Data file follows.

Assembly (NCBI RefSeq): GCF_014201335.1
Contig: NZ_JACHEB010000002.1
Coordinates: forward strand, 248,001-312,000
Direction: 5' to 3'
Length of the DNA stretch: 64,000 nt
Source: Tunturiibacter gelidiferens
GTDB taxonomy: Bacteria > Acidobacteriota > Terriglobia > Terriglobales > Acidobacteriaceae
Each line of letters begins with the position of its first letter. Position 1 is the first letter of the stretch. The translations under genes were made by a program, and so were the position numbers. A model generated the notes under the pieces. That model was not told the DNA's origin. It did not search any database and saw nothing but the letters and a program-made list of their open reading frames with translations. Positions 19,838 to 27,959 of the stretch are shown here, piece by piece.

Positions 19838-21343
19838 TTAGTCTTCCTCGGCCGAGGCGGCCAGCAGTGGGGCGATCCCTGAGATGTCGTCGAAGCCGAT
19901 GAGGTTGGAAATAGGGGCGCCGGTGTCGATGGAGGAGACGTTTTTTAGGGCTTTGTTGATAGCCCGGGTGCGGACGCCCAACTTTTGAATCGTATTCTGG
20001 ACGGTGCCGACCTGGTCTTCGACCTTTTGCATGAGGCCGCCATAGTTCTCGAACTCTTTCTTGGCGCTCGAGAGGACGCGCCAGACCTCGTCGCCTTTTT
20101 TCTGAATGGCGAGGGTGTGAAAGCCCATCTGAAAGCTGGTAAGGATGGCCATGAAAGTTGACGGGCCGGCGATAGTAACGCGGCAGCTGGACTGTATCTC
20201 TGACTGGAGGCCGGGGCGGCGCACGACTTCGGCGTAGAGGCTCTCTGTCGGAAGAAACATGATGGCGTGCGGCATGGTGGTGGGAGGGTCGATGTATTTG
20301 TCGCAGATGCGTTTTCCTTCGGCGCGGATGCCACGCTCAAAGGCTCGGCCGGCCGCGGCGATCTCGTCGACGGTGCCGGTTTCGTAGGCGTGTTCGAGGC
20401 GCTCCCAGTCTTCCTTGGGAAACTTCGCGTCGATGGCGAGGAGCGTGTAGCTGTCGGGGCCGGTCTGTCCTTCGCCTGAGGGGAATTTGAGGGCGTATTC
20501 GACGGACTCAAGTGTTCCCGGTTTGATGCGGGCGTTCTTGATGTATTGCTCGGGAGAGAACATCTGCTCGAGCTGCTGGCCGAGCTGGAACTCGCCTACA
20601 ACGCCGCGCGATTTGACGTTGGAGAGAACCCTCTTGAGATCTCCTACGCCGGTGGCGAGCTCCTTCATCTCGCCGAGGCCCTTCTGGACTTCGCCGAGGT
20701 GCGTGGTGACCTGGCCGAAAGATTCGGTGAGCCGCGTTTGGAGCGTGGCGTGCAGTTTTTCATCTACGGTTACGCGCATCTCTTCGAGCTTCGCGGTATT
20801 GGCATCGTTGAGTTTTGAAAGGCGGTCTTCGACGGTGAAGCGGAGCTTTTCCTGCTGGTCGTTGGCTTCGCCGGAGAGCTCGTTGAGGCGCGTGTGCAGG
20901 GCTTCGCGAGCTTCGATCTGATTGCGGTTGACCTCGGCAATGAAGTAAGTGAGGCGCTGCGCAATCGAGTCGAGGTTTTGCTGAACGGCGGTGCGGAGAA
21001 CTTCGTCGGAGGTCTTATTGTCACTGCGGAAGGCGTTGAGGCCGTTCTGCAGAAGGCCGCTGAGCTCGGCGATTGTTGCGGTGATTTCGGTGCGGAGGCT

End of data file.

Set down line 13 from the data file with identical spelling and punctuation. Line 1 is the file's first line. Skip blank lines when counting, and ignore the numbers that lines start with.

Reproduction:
20101 TCTGAATGGCGAGGGTGTGAAAGCCCATCTGAAAGCTGGTAAGGATGGCCATGAAAGTTGACGGGCCGGCGATAGTAACGCGGCAGCTGGACTGTATCTC